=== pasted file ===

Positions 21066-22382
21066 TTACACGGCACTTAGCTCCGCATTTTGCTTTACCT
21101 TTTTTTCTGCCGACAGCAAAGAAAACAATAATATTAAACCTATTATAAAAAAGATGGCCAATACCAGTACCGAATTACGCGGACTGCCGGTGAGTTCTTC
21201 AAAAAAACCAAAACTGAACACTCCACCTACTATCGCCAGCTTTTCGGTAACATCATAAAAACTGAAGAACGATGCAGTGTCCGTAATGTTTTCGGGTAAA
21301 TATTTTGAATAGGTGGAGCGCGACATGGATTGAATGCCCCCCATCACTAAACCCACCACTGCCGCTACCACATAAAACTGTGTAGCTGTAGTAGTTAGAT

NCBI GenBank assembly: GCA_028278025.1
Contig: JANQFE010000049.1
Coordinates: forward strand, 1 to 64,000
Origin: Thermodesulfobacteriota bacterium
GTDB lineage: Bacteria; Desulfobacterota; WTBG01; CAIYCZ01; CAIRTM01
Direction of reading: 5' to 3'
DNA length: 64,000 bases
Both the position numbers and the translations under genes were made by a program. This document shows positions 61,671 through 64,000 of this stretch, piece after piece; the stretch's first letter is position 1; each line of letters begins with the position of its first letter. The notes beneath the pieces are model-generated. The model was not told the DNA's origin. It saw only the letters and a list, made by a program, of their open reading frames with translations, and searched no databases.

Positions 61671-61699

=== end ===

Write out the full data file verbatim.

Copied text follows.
Positions 21066-22382
21066 TTACACGGCACTTAGCTCCGCATTTTGCTTTACCT
21101 TTTTTTCTGCCGACAGCAAAGAAAACAATAATATTAAACCTATTATAAAAAAGATGGCCAATACCAGTACCGAATTACGCGGACTGCCGGTGAGTTCTTC
21201 AAAAAAACCAAAACTGAACACTCCACCTACTATCGCCAGCTTTTCGGTAACATCATAAAAACTGAAGAACGATGCAGTGTCCGTAATGTTTTCGGGTAAA
21301 TATTTTGAATAGGTGGAGCGCGACATGGATTGAATGCCCCCCATCACTAAACCCACCACTGCCGCTACCACATAAAACTGTGTAGCTGTAGTAGTTAGAT

NCBI GenBank assembly: GCA_028278025.1
Contig: JANQFE010000049.1
Coordinates: forward strand, 1 to 64,000
Origin: Thermodesulfobacteriota bacterium
GTDB lineage: Bacteria; Desulfobacterota; WTBG01; CAIYCZ01; CAIRTM01
Direction of reading: 5' to 3'
DNA length: 64,000 bases
Both the position numbers and the translations under genes were made by a program. This document shows positions 61,671 through 64,000 of this stretch, piece after piece; the stretch's first letter is position 1; each line of letters begins with the position of its first letter. The notes beneath the pieces are model-generated. The model was not told the DNA's origin. It saw only the letters and a list, made by a program, of their open reading frames with translations, and searched no databases.

Positions 61671-61699